The divine swan otherwise known as "Annapakshi" in Sanskrit, is a mythical bird that has been revered for its grace and beauty for centuries. Legend says that this bird flew down to Earth from heaven. Its elegant feathers and crest resemble the peacock while its body and beak bear semblance to a swan. In the ancient scriptures of the Rigveda, the bird is believed to have had the ability to separate milk from water and was the 'vaahanam' (vehicle) of Goddess Saraswathi. Our country's literature also states that Lake Mansarovar situated near the Himalayas was the summer abode of the swans. Also called as Hamsa, it plays an important role in the mythical love story of Nala and Damayanti, where it carries messages and historical information between the two of them.
Captivating Characters in Culture
A symbol of morality, the Annapakshi is widely renowned in culture and Indian folklore. In Hinduism, these birds represent the connection between the spiritual and material world in perfect harmony. Its elegance is personified and engraved into temple architecture and is also depicted in the brass lamps of Tamil Nadu, commonly called as 'kuthu villakus'. These lamps are used for auspicious occasions to dispel the darkness in the physical and spiritual realm.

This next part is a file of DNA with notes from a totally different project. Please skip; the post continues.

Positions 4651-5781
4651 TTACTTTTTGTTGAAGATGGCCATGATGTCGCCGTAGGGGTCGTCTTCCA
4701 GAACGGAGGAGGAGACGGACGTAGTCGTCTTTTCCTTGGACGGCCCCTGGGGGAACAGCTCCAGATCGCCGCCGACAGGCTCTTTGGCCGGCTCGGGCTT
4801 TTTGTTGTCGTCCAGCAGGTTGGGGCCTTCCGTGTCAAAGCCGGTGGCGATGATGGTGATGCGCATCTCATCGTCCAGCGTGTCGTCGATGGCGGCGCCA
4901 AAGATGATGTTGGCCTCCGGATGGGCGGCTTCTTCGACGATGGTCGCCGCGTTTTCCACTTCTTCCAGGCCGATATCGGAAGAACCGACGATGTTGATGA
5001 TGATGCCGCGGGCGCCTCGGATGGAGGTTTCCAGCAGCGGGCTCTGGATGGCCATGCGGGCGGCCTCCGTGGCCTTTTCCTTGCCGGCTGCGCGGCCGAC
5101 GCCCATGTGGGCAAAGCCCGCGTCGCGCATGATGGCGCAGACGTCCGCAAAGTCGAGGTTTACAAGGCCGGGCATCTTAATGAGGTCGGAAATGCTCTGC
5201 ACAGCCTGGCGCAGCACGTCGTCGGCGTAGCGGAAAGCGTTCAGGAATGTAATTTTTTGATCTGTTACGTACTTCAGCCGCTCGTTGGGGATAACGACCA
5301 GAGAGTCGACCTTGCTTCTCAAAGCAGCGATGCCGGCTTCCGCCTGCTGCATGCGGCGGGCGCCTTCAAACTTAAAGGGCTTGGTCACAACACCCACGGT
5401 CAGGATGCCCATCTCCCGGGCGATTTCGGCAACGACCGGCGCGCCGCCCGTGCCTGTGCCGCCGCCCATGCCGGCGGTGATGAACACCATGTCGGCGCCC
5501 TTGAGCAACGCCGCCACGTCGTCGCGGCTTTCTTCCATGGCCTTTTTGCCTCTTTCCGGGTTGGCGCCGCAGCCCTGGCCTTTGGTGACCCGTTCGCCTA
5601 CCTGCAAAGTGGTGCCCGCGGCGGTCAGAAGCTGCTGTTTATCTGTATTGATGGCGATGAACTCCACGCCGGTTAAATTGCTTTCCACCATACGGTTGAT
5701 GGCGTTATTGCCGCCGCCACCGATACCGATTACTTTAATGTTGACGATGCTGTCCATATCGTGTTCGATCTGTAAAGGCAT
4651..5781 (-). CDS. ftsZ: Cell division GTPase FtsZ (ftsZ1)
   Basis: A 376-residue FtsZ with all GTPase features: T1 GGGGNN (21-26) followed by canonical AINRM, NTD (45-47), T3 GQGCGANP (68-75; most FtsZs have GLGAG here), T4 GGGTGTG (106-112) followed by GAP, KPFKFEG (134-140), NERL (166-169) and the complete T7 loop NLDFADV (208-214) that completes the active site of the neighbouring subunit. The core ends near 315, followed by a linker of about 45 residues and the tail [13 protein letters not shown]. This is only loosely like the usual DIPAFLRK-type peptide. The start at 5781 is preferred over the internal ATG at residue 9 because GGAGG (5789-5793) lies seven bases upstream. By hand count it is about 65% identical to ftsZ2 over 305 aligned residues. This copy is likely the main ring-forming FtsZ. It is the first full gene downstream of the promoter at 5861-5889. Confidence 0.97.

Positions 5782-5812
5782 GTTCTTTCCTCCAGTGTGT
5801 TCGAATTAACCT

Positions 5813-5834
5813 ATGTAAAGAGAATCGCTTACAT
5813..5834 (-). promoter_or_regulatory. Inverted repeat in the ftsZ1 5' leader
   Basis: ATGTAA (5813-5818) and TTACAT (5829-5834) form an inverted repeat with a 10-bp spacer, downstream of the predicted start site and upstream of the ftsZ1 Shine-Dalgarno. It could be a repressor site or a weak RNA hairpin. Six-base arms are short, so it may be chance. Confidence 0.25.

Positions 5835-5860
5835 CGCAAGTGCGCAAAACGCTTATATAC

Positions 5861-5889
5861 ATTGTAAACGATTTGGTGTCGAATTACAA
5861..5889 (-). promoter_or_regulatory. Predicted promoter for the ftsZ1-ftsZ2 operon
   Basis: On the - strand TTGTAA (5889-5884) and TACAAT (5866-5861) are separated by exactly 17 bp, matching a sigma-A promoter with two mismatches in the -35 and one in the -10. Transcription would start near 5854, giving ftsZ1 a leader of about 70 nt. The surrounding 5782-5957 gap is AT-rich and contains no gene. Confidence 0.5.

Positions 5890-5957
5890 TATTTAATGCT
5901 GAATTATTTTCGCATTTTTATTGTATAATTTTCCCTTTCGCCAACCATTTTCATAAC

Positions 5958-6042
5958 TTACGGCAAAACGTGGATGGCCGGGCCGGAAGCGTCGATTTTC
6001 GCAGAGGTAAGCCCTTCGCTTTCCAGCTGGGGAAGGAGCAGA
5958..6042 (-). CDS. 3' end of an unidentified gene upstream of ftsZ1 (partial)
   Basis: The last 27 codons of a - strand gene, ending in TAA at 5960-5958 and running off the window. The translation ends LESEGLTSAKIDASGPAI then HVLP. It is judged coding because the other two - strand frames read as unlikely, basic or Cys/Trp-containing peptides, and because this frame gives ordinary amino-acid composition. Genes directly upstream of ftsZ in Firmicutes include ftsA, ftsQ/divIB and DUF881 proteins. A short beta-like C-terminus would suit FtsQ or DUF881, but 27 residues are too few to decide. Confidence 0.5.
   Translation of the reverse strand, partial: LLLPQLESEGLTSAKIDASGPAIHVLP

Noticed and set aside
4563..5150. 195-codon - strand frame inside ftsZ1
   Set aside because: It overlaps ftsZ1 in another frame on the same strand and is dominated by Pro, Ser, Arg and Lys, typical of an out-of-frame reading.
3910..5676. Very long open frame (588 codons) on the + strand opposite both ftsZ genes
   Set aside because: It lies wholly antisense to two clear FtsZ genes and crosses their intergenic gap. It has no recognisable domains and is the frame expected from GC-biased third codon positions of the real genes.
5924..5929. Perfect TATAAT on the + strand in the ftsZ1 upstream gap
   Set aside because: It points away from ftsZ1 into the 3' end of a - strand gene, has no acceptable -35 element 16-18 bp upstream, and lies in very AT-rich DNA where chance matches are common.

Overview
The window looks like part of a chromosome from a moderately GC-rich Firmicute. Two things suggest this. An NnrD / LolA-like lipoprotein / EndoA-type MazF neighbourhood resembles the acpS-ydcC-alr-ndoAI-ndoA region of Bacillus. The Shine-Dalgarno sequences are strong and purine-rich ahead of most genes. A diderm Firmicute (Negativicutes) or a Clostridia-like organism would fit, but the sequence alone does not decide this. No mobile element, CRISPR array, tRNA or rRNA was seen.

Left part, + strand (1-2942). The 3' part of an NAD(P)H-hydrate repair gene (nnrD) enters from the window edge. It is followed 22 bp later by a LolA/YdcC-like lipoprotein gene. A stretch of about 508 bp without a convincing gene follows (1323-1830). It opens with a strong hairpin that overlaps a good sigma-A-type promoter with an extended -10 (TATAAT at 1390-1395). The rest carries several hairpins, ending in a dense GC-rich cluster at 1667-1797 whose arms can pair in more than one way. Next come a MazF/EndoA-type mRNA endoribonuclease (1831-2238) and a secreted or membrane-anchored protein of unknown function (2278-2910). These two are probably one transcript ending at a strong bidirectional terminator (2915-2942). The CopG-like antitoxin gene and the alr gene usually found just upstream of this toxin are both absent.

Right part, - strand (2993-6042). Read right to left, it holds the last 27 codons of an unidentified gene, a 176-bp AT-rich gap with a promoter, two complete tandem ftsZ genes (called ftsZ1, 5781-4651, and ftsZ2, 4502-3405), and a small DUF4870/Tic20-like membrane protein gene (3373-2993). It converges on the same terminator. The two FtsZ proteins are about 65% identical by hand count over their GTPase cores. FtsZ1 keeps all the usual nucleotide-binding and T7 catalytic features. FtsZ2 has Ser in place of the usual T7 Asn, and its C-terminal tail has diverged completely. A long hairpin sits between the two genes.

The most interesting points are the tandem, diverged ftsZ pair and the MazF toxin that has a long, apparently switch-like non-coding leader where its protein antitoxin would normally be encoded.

As a true representative of all things pure, the Annapakshi is also believed to have wisdom and knowledge to choose truth over falsehood, real over make-believe and virtue over sin.
Firmly fixed in knowledge, his Self is content and well-established within. He is called the true Yogin. He is a knower.”
— Paramahamsa Upanishad, Chapter 4
Tales to Threads
Manifested in history and mythology since time immemorial, these exquisite birds have a special place in our lives and our wardrobes. A beautiful blend of elaborate elegance, they are showcased in myriad stylized forms as magnificent motifs in fabric. In Kanchipuram silks, a row of strutting Annapakshis can be seen as a rich, captivating gold brocade. Magnificent to look at, they are also hand-woven into gold zari motifs on the saree's pallu, swaying their gracious presence into the warps and wefts.
The weavers from Kanchipuram saw the Annapakshi motif as a holy representation of a divine being that could distinguish between good and evil. It was also considered to be an auspicious symbol that brought with it wealth and prosperity to the weaver and the wearer.
A recurring imagery, a musical medley, a laudable language - motifs carry the heart and soul of the many elements inspired by nature, culture and life itself. At Sundari Silks, we present to you the graceful Annapakshi, the Queen of Motifs, and its narration of tales as old as time, interspersed in our signature silk sarees from the temple town of Kanchipuram.